`lim_(x->2) (3x^2-4x-4)/(x-2)`

To solve, first plug-in x=2 to the function.

`lim_(x->2) (3x^2-4x-4)/(x-2) = (3(2)^2-4(2)-4)/(2-2)=0/0`

Since the result is indeterminate, to get its limit, we have to use other methods. One of the methods is to simplify the function.

To simplify the function, factor the numerator.

`lim _(x->2)(3x^2-4x-4)/(x-2)`

`= lim_(x->2)((x-2)(3x+2))/(x-2)`

Then, cancel the common factor between the numerator and denominator, which is (x - 2). So, the simplified form of the function is:

`=lim_(x->2) 3x + 2`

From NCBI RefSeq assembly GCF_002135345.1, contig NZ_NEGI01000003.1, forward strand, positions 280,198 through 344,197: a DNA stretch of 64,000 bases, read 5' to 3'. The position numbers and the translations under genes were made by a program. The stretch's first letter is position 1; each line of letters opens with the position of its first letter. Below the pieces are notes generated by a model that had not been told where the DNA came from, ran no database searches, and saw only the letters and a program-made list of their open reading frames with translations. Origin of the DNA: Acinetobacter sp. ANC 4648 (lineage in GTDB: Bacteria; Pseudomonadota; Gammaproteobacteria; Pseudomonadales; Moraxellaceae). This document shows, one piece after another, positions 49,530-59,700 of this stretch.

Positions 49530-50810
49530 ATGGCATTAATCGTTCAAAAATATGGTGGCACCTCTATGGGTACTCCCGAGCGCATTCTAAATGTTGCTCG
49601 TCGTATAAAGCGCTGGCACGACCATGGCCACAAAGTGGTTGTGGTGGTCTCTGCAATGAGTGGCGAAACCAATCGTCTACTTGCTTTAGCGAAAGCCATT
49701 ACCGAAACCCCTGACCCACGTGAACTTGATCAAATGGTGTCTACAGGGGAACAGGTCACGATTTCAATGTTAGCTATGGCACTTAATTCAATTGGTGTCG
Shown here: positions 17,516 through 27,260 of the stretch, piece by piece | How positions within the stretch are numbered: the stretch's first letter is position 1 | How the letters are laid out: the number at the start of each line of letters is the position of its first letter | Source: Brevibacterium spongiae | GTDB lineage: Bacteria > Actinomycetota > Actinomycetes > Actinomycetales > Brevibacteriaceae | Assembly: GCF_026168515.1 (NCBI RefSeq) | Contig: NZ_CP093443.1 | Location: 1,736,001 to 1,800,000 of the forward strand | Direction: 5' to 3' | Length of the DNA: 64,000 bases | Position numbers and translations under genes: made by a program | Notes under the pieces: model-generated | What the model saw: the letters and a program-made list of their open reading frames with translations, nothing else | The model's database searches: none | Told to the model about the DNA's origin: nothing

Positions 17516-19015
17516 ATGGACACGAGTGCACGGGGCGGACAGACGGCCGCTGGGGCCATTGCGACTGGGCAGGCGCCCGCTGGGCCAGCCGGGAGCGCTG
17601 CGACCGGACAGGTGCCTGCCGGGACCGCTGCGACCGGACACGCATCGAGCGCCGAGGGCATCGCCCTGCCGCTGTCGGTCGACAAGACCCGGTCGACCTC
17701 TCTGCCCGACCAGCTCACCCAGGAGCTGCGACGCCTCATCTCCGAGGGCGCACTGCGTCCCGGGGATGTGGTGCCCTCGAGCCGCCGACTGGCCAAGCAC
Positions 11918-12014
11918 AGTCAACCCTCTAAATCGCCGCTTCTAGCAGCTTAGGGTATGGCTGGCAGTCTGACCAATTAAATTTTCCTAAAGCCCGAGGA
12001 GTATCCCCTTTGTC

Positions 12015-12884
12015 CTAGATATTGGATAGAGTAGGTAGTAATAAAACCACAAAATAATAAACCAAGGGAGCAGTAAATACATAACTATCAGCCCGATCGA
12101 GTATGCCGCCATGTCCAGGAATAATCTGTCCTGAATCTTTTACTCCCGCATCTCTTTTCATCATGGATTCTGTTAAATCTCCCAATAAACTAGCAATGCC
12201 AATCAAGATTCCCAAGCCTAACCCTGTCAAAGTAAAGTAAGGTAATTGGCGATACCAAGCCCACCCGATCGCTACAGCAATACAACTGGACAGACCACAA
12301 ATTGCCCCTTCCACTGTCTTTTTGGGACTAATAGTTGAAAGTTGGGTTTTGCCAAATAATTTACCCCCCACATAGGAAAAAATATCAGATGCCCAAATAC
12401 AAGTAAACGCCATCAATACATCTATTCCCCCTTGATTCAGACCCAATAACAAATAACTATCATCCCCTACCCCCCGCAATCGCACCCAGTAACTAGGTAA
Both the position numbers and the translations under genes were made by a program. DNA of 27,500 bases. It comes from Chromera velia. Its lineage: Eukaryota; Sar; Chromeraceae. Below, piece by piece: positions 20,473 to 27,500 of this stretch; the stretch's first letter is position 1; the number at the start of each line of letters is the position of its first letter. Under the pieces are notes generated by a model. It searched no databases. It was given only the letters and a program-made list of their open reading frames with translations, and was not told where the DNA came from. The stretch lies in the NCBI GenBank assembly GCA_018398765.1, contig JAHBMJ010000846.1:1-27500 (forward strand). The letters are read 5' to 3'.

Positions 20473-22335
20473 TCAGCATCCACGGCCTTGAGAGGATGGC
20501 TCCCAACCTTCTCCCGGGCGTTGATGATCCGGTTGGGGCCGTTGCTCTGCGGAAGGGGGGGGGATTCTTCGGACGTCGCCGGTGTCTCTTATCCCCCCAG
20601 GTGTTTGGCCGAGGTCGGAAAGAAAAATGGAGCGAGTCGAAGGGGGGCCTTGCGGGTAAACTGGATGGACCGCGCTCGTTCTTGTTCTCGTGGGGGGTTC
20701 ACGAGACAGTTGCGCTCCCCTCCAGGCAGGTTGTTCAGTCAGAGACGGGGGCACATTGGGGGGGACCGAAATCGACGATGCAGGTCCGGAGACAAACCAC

Now that the function is in simplified form, plug-in x=2.

`= 3(2)+2`

`=6+2`

`=8`

**Hence, `lim_(x->2) (3x^2-4x-4)/(x-2) = 8` .**

The limit `lim_(x->2) (3x^2 - 4x - 4)/(x - 2)` has to be determined.

Notice that substituting x = 2 gives the numerator as 3*2^2 - 4*2 - 4 = 12 - 8 - 4 = 0 and the denominator is also 2 - 2 = 0. This is an indeterminate form of the type `0/0` . In this case it is possible to use l'Hospital's rule to arrive at the value of the limit. Replace the numerator and the denominator by their derivatives.

`lim_(x->0) (6x - 4)/1`

Substituting x = 2 now gives 12 - 4 = 8

**The limit **`lim_(x->2) (3x^2 - 4x - 4)/(x - 2) = 8`